Anna was just one of the children Mama Letty took care of in the village.

Anna stands in front of their house named "Acceptance." (Pia Regalado, ABS-CBN News)

After their first meeting, the house mother brought Anna to SOS Children's Village in Alabang. There were several homes inside the village with names such as “Love”, “Hope” and “Understanding.”
Anna was brought to one house with the name “Acceptance.” It was a name that fit the most important lesson Mama Letty taught the children.

Anna and her house siblings pose for a photo with Mama Letty. (Photo from Hannah Quinto)

“Magkadugo man o hindi, basta marunong ka dapat magmahal ng tao sa paligid mo,” Mama Letty told the children.

It was the beginning of Anna’s acceptance that she had finally found a real family of her own.

“Wala akong nakalakihang totoong nanay at totoong tatay so nung sinabi n'ya (Mama Letty) na puwede ko siyang maging mama, in-embrace ko yun. ‘Mama ko siya.’ May family pala ako. Puwede pala ako magka-family sa ibang tao,” she said.

She also got a new dad: Papa Noel who was then house "father" in the village.

Anna smiles with her house father Papa Noel during her graduation in April 2015. (Photo from Hannah Quinto)

"'Pag naguguluhan ako sa mga desisyon ko nung high school ako, kay papa ako lalapit or 'pag masama loob ko kay mama, sa kanya ako hihingi ng payo. Sa kanya ko natutunan kung paano makinig sa ibang tao, kung paano maging kalmado kahit sa anong sitwasyon. Siya 'yung nagturo sa akin na 'wag matakot magsabi kung ano man 'yung nararamdaman ko," she shared.

Anna said she never felt out of place despite living under the same roof with children of different ages. She told ABS-CBN News that she and the other children built ties they treasured even outside the village.

She never shied away from talking about her non-traditional family. Classmates and friends call her and her siblings "astig" (awesome).

“Ang astig daw kasi kaya naming maka-survive na hindi kami lumaki sa totoong pamilya namin, iba nagpalaki sa amin, nasa ganitong lugar kami. Ang strong daw,” she said.

“Lagi kong sinasagot na wala[ng family]. Meron lang akong mama. Never ko naman ikinahiya na laking SOS ako, never sumagi sa isip ko na dapat hindi i-share. Lagi kong sine-share sa ibang tao ‘yung story ng buhay ko not to the point na kaawaan nila ako. Gusto ko ma-inspire sila na may ganitong org na nag-e-exist, na nagke-cater sa mga bata para maging mabuting tao,” Anna said.

For her, SOS Children's Village was the only place where she felt free to dream and explore life.

“Naging masaya po ako dito. 'Yung feeling na 'yung kagustuhan ko lang dati nu'ng bata ako na magkaroon ako ng sarili kong family, maayos at masayang family, dito ko nakita at naramdaman sa SOS,” she said.

However, she admitted there were times when she longingly waited for her real family to visit her in the village. Her family was notified of her whereabouts prior to her transfer to the village, and was told of the possibility of their reconciliation in the future.

She also left her family a photo of her preschool moving-up ceremony, and the village's contact number and address in hopes that someone would come to visit.

“Meron kami dito sa SOS na Family Day. 'Yung totoong family mo puwedeng mag-visit dito. Palagi akong nasa gate nag-aabang ako na baka may dumating,” she recalled.

Anna waited for 10 years for her family to visit.

“[I was] hoping na sana dalawin ako nina kuya at tiyo ko. Kaso hindi naman po nangyari.”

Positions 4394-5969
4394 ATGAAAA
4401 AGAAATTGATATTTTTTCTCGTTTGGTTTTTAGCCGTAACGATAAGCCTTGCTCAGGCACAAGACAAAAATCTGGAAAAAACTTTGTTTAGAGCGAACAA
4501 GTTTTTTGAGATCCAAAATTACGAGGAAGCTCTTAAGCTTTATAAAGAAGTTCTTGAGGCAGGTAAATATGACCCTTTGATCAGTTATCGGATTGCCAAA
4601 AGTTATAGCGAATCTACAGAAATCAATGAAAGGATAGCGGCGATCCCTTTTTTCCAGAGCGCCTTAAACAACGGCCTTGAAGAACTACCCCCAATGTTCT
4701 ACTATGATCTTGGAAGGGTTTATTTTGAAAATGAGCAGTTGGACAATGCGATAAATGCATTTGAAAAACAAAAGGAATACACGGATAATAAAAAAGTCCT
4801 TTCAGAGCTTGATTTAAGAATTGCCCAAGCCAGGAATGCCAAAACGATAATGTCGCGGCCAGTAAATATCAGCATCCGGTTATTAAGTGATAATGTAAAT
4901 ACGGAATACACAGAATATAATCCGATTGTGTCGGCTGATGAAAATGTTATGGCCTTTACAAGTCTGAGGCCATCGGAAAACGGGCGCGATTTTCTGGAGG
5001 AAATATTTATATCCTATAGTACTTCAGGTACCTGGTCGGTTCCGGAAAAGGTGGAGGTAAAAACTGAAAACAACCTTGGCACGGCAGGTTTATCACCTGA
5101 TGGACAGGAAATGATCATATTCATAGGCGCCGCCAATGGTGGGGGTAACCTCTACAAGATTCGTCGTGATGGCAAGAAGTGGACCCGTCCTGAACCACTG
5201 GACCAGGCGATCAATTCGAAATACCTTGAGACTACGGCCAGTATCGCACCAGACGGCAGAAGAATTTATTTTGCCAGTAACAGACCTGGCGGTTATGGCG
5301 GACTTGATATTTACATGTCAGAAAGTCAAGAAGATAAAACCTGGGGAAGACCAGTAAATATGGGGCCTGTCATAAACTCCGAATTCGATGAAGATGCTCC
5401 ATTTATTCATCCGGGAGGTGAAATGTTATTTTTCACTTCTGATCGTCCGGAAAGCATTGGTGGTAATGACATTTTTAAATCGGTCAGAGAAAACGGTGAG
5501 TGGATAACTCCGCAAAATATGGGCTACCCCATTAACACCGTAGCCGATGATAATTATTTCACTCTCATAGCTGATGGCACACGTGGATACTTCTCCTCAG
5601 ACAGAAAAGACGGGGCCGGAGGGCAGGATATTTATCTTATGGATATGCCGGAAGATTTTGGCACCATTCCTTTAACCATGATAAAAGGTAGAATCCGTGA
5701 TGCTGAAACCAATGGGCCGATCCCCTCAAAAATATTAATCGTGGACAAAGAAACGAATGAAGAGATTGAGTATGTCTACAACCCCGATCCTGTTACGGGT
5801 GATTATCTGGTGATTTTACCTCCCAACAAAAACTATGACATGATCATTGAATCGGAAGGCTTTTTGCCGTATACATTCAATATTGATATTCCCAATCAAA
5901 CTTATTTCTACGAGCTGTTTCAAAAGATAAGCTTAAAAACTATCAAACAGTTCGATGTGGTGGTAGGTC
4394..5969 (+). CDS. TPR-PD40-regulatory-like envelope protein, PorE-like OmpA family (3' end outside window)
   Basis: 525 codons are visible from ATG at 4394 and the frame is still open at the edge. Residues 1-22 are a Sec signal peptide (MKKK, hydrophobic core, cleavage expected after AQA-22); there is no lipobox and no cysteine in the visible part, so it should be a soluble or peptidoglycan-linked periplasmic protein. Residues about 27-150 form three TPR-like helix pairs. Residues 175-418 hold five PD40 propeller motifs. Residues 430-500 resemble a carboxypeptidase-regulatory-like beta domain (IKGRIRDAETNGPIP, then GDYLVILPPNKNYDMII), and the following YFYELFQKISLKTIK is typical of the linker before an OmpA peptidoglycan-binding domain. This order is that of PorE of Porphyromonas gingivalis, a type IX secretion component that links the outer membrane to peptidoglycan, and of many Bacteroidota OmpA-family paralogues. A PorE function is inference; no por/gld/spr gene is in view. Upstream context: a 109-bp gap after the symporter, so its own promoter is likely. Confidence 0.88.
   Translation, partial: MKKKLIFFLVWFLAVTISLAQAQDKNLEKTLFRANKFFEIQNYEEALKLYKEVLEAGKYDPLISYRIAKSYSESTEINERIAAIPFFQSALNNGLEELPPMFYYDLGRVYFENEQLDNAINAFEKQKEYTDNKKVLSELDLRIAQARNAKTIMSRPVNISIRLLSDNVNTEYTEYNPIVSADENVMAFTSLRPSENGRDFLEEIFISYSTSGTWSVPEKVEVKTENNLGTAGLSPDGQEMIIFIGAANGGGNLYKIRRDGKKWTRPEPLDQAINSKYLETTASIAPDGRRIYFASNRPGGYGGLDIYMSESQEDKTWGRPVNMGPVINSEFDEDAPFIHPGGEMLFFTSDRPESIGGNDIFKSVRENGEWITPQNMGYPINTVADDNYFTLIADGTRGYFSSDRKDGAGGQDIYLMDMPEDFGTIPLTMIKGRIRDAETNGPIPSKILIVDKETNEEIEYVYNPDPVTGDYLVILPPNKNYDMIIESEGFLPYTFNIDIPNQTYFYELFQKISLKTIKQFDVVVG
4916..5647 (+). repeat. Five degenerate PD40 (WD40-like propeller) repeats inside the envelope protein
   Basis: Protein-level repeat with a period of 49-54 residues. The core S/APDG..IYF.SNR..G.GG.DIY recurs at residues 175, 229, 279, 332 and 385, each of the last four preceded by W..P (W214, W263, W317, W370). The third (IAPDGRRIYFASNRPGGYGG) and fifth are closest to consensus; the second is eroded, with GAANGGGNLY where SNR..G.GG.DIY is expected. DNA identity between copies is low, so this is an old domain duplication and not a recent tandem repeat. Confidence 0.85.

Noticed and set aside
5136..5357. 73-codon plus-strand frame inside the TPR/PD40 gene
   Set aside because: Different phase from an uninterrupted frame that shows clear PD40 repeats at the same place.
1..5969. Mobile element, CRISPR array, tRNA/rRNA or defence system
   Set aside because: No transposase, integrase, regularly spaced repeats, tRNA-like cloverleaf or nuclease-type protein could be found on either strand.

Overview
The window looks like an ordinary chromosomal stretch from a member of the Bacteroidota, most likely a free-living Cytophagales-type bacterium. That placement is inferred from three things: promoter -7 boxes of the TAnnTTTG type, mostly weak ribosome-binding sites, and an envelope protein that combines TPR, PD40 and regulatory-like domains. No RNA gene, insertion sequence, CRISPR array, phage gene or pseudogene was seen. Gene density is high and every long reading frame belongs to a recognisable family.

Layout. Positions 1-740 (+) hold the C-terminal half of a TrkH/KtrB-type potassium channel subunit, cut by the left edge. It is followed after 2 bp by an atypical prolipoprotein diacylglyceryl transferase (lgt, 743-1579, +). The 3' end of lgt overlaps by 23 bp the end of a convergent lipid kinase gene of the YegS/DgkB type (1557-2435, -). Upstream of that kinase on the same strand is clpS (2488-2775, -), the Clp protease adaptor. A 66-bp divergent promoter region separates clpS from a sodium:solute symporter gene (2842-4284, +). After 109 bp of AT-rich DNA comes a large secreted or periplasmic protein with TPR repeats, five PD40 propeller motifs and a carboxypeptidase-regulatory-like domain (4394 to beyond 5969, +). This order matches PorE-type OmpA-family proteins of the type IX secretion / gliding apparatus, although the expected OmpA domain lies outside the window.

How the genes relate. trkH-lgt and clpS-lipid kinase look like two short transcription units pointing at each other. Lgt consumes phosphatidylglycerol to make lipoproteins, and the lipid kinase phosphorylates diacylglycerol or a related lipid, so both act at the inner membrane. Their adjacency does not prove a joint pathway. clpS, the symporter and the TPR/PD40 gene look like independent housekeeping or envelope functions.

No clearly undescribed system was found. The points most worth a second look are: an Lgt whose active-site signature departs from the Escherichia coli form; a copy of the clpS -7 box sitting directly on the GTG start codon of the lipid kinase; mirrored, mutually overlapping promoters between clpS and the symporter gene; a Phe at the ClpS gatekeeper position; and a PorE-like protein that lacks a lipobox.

She tried to reconnect with her family but found out that she was the only one who was estranged and rejected by family after she sought help from the barangay.

“Feeling nila masama ako sa kanila kasi mas mahal ko itong family kong ito kaysa sa kanila," she said.

She was also disowned by her older brother, who told her that they were not biologically connected.

“Pinipilit kong maging strong. Ayoko na weak ako kay Mama, gusto ko makita n'ya na strong ako,” Anna said.

Finding a loving home in the village did not quash Anna’s hopes of reconnecting with her biological family.

In 2018, as her 27th birthday gift to herself, she tried locating her maternal relatives who confirmed her older brother’s revelation about their ties. This summer, she plans to return to Bacolod to pay homage to her grandmother.
 
GIVING BACK

In 2011, inspired by her house mother and her experience in SOS Children’s Village, Anna took up an education course in the University of Perpetual Help System DALTA - Las Piñas. 

She is the second graduate in the family.

Anna left SOS Children’s Village in April 2015, a few months shy of her 24th birthday. Despite this, she plans to eventually buy her own house where she will invite her house siblings to live with her.

Anna, now 27, is teaching preschool children mathematics, language, reading, and science at Our Lady of Pilar Montessori Center in Las Piñas. She resides in a dormitory near her workplace and visits her family in the village a few kilometers away whenever she can.

“Kung ano 'yung laging sermon ni Mama sa amin before kumain, 'yun din po sinasabi ko sa mga estudyante ko,” she said.

She added: "Masaya ako kasi dati ako lang ito. Ngayon ako na nagse-share ng kung anong sermon sa amin, ako na ang naggi-give back sa kanila.”

She also has a message for children who find themselves in shelters away from their own families.

"Sa mga batang katulad ko, may purpose kung bakit wala tayo sa sariling family natin ngayon. May reason si Lord. Gawin mong inspiration 'yung mga bagay na pinagdaanan mo para maiangat mo 'yung sarili mo."

"Sa una mahirap tanggapin na wala tayo sa family natin pero 'pag sinubukan mong yakapin 'yung realidad ng buhay na andito ka na sa village, lahat ng bagay gagaan." 

Anna added, "Don't dwell on the past, but instead make it as your inspiration to make your life better."